Structuring Decision Models
Decision models have three major components; goal, objectives, and alternatives. Some people use "criteria" instead of "objective." There is no "right" or "wrong" term, just different interpretations. When you look at the literature on AHP you find both, for example this good wiki descriptionuses "criterion" and it is hard to find the word objective anywhere. Others only use Objective. The more models we build the more we understand why using "objective" results in better models.
New product portfolio example
"OBJECTIVE: something that one's efforts or actions are intended to attain or accomplish"is exactly what our question was for the product line management team (example above).
What are you trying to accomplish and then what are the alternative ways for you to accomplish these objectives (i.e. the project list)?
Criterion or criteria tends to be passive, while "objective" is active.
Take buying a new car. Size might be a criterion; however, you have no idea whether large is better or small is better. Switch this around and have as an objective "high safety." Well, large is better, small is worse. Now try an objective of "high fuel efficiency," small is better, large is worse. In this case, large isn't even a factor - you can think that it's a HOW to create a WANT. In the VOC world, WANTs get mixed up with HOWs. Objectives & Criteria could be analogous.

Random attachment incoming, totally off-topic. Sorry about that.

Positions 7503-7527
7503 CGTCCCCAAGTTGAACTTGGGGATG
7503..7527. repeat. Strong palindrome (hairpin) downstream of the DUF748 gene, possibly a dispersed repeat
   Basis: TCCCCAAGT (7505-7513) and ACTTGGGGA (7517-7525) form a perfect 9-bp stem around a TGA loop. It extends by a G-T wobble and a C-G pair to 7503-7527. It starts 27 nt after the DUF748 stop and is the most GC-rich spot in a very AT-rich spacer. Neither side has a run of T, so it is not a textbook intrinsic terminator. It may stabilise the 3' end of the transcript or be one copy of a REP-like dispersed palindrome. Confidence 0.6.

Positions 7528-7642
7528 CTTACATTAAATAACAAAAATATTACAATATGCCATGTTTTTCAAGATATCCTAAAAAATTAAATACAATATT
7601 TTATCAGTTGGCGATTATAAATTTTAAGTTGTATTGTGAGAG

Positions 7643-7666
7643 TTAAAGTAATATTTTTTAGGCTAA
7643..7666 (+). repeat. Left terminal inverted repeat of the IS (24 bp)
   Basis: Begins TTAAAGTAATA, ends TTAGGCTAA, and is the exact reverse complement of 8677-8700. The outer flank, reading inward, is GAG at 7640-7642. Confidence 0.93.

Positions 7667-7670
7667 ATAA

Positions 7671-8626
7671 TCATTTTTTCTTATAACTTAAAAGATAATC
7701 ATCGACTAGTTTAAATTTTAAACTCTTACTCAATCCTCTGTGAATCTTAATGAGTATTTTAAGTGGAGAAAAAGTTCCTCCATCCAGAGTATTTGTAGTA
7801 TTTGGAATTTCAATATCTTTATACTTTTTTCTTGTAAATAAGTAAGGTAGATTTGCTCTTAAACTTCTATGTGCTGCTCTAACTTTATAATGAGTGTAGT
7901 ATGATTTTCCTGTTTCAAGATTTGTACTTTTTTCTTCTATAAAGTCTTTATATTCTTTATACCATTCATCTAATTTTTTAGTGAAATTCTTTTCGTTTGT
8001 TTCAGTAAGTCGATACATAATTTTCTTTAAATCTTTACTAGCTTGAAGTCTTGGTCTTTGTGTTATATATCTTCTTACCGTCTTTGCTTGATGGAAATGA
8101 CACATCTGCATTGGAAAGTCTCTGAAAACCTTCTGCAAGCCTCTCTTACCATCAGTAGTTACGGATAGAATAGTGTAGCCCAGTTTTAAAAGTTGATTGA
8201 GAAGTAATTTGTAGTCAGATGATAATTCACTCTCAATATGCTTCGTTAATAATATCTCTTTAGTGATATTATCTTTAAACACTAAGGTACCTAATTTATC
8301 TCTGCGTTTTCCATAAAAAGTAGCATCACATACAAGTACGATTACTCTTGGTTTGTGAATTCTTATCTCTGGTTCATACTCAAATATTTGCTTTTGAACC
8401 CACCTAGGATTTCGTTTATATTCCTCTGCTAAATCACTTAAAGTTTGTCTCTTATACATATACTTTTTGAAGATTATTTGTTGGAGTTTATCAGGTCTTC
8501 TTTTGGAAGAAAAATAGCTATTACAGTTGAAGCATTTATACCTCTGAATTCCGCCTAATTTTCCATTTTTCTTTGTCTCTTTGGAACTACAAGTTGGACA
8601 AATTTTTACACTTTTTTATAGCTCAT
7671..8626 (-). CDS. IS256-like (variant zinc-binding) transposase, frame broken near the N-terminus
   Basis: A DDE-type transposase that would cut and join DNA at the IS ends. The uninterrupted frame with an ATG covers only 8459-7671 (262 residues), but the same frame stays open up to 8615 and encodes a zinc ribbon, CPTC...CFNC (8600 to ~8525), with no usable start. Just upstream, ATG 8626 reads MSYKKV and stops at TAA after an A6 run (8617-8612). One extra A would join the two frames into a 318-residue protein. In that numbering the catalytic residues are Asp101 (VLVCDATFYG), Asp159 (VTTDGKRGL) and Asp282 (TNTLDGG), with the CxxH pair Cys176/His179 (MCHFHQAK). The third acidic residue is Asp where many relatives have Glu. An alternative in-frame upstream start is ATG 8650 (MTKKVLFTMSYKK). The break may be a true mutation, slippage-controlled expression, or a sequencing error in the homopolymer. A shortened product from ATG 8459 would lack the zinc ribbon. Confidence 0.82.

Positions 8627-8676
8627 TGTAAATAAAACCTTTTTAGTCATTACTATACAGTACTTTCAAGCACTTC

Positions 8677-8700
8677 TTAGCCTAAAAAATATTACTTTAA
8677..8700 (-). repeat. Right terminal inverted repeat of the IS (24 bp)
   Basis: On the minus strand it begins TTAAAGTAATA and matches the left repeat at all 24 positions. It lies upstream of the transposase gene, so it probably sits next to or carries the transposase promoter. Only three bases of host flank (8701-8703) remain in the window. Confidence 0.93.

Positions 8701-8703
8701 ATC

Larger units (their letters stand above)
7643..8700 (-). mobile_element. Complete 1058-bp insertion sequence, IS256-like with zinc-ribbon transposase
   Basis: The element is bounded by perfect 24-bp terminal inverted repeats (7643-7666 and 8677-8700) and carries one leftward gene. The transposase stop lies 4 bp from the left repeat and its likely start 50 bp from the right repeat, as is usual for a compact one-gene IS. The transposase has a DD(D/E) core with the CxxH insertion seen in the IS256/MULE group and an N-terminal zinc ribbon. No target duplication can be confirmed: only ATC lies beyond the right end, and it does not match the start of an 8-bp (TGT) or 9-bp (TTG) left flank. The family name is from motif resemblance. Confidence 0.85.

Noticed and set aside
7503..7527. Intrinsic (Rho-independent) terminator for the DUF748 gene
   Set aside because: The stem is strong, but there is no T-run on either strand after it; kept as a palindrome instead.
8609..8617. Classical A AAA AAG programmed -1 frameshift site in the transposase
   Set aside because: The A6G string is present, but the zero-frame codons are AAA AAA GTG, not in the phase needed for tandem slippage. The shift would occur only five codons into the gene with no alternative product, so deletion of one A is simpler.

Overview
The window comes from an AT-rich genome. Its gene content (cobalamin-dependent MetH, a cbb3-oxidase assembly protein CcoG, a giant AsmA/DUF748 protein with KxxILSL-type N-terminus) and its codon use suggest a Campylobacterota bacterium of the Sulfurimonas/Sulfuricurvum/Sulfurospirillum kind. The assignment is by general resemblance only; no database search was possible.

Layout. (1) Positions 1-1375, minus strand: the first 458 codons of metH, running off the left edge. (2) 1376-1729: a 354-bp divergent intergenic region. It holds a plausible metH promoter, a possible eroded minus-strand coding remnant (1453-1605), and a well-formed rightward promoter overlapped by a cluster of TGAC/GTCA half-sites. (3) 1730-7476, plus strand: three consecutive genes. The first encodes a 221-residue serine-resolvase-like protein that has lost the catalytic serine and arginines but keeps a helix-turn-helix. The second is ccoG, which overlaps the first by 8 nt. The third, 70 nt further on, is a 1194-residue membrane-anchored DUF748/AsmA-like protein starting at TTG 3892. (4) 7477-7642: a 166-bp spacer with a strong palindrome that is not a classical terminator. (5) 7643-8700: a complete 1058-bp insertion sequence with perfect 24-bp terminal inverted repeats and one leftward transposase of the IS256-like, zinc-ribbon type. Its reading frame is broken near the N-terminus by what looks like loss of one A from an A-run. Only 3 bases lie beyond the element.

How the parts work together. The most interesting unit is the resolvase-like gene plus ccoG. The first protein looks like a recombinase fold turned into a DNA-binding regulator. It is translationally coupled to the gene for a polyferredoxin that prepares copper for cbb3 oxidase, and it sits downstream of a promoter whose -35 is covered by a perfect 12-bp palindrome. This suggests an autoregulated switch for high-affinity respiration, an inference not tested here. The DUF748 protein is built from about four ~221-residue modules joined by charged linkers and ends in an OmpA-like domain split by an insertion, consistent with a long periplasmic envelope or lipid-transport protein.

Criteria can be things that "just are" with no indication of whether a high or low value is good or bad. When you turn them into objectives, it then becomes clear how to measure them.
So the question might be:
What OBJECTIVES are you trying to achieve with "these" ALTERNATIVES in order to attain your GOAL?
Now apply this to the Product Portfolio (example above).
What business OBJECTIVES are we trying to achieve with these potential development projects in order to attain our product line strategic GOAL?